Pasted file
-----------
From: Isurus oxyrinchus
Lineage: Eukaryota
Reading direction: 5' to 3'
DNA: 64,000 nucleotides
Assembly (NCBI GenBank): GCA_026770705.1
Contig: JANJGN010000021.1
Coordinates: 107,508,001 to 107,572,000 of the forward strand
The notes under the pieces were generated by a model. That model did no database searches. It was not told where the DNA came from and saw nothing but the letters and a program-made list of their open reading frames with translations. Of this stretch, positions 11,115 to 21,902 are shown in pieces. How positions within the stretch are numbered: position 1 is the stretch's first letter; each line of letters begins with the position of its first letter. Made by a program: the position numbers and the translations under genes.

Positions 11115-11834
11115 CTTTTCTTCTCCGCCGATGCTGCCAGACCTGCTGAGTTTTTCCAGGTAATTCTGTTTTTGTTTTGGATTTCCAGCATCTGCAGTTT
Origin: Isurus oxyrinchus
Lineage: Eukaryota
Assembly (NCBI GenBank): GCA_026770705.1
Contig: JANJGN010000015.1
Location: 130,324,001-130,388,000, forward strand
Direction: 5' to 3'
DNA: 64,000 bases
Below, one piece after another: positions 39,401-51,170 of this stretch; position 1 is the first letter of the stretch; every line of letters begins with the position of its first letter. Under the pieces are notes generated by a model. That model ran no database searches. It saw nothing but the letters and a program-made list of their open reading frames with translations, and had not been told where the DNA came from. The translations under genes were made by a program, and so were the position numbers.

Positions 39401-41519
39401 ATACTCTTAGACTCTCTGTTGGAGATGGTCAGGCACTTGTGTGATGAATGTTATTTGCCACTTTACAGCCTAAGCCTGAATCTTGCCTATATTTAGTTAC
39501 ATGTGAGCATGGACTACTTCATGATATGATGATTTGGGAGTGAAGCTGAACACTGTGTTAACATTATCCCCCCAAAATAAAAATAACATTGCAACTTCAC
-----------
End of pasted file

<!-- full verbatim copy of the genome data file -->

From: Isurus oxyrinchus
Lineage: Eukaryota
Reading direction: 5' to 3'
DNA: 64,000 nucleotides
Assembly (NCBI GenBank): GCA_026770705.1
Contig: JANJGN010000021.1
Coordinates: 107,508,001 to 107,572,000 of the forward strand
The notes under the pieces were generated by a model. That model did no database searches. It was not told where the DNA came from and saw nothing but the letters and a program-made list of their open reading frames with translations. Of this stretch, positions 11,115 to 21,902 are shown in pieces. How positions within the stretch are numbered: position 1 is the stretch's first letter; each line of letters begins with the position of its first letter. Made by a program: the position numbers and the translations under genes.

Positions 11115-11834
11115 CTTTTCTTCTCCGCCGATGCTGCCAGACCTGCTGAGTTTTTCCAGGTAATTCTGTTTTTGTTTTGGATTTCCAGCATCTGCAGTTT
Origin: Isurus oxyrinchus
Lineage: Eukaryota
Assembly (NCBI GenBank): GCA_026770705.1
Contig: JANJGN010000015.1
Location: 130,324,001-130,388,000, forward strand
Direction: 5' to 3'
DNA: 64,000 bases
Below, one piece after another: positions 39,401-51,170 of this stretch; position 1 is the first letter of the stretch; every line of letters begins with the position of its first letter. Under the pieces are notes generated by a model. That model ran no database searches. It saw nothing but the letters and a program-made list of their open reading frames with translations, and had not been told where the DNA came from. The translations under genes were made by a program, and so were the position numbers.

Positions 39401-41519
39401 ATACTCTTAGACTCTCTGTTGGAGATGGTCAGGCACTTGTGTGATGAATGTTATTTGCCACTTTACAGCCTAAGCCTGAATCTTGCCTATATTTAGTTAC
39501 ATGTGAGCATGGACTACTTCATGATATGATGATTTGGGAGTGAAGCTGAACACTGTGTTAACATTATCCCCCCAAAATAAAAATAACATTGCAACTTCAC